By HILLARY PINE
Michigan Department of Natural Resources
Have you ever driven down a Michigan road and noticed all those trees growing in perfectly straight lines?
Trees don’t grow that way naturally, so how did they get there?
Eighty-six years ago, a “tree army” 100,000 strong invaded Michigan, and the landscape was changed forever.
Today, nestled within North Higgins Lake State Park in Roscommon County is a museum commemorating the work of those hard-working men.
This army was run by the United States military, but the soldiers weren’t military men. They were the malnourished boys of the Great Depression and enrollees of the Civilian Conservation Corps, or the CCC.
Part of President Franklin Delano Roosevelt’s New Deal program, the CCC was a federal works program focused on conservation projects. It gave work to unemployed young men and veterans from 1933-1942.
In 1933, young men throughout Michigan clambered to CCC offices around the state. In exchange for six months of labor in one of 128 Michigan CCC camps, the men received food, clothing and, best of all, $30 a month. Of this $30, enrollees kept $5 while the rest was sent directly to their families. In a time of great economic woe, $25 was a savior for many Michigan families.
Many CCC boys were proud of the help they provided to their families.
“Once you got into camp, you wanted to get home, but after receiving a letter from your family who received $25 and told you what they had been able to purchase with that money – a coat, food, and wood for the stove – you felt for the first time that you were helping your family and nothing could induce you to leave the CCC,” recalled Michael Rataj, a former Michigan CCC enrollee.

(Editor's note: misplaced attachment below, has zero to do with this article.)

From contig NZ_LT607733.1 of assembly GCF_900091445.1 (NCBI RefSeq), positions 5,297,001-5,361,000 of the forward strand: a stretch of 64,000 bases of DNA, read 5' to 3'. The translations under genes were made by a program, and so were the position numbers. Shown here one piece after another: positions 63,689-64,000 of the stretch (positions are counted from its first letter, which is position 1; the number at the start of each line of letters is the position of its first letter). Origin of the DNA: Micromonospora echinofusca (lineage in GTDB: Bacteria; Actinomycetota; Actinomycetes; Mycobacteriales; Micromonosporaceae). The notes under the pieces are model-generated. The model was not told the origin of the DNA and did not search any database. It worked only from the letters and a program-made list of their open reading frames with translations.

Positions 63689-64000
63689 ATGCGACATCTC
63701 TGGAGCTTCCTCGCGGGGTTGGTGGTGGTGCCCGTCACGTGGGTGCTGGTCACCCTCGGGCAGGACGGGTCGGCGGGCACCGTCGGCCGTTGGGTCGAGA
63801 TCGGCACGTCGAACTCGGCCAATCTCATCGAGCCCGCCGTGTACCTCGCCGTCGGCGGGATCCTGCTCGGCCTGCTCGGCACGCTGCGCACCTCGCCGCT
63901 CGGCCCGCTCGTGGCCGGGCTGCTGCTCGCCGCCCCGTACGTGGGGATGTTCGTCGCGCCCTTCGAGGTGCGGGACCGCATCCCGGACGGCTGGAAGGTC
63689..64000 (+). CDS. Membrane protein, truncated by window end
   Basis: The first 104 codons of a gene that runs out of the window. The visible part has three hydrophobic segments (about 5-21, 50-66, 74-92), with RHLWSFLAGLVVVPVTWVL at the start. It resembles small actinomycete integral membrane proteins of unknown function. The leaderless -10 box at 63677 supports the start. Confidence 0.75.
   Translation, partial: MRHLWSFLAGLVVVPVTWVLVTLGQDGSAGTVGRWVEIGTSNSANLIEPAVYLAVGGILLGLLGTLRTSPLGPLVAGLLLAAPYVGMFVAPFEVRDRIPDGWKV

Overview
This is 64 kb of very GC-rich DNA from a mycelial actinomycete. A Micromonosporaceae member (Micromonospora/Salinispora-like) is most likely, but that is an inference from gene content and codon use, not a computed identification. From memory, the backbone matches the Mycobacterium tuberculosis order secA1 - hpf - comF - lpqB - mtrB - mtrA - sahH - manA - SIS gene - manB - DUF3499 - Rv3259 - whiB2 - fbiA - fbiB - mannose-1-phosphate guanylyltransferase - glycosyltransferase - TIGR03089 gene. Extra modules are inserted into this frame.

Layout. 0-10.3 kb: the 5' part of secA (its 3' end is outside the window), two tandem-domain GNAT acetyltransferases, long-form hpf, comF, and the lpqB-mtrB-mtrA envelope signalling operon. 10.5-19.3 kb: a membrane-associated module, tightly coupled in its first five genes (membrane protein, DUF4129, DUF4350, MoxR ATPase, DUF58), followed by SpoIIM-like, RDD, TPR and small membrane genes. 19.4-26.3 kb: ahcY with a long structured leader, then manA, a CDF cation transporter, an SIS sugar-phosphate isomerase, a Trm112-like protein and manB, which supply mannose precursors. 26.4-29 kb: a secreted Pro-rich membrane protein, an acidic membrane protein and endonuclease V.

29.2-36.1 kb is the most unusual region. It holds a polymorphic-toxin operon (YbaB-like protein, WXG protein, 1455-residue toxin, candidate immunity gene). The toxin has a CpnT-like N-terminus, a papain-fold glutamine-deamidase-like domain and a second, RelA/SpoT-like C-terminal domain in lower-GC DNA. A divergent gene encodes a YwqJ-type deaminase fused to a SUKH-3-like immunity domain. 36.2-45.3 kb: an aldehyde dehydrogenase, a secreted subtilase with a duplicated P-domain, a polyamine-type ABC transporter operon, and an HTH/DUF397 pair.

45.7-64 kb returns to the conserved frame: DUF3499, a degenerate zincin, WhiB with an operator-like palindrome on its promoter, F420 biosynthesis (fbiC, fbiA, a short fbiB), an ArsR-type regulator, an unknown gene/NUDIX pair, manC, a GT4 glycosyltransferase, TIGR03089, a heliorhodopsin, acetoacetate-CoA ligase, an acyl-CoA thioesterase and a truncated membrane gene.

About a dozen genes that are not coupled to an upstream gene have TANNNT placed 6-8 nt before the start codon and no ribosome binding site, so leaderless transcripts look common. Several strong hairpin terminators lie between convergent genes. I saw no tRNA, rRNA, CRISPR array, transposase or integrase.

Spearheaded by CCC alumni, the museum was built in 1985. It resembles a barracks that the alumni lived in and commemorates all the work these young men accomplished.
In addition to planting tens of thousands of trees, the CCC boys built water control structures – like those at the Seney Wildlife Refuge in Schoolcraft County – and worked to prevent forest fires, soil erosion and flooding on state and federally managed lands across Michigan.
Unlike the still-evident work of the CCC, museum exhibits aren’t meant to last much longer than 20 years. So, with great enthusiasm, staff at the Michigan History Center began a redesign of the Civilian Conservation Corps Museum in Roscommon County in 2018.
“This exhibit redesign gives museum staff the opportunity to highlight different artifacts and showcase the importance of the CCC from a 21st-century perspective,” said Suzanne Fischer, museum director at the Michigan History Center.
Highlights of the new exhibits include a never-before-displayed shovel whose tip is worn down from repetitive and backbreaking CCC work, an interactive barracks display that includes a trunk full of CCC gear that visitors can try on, and redesigned flip panels.
A favorite of museum visitors, the updated flip panels give an in-depth look at all the Michigan CCC camps, A to Z. The panels include camp photos, locations and work projects.
Using the real stories of diverse CCC enrollees, the new exhibits – which include a redesigned map of Michigan CCC camp locations – highlight the impact the CCC had on Michigan’s landscape, local communities and the 100,000 young men who enrolled in the program.
Visitors typically come to the museum specifically to find out more about a loved one who was a CCC enrollee.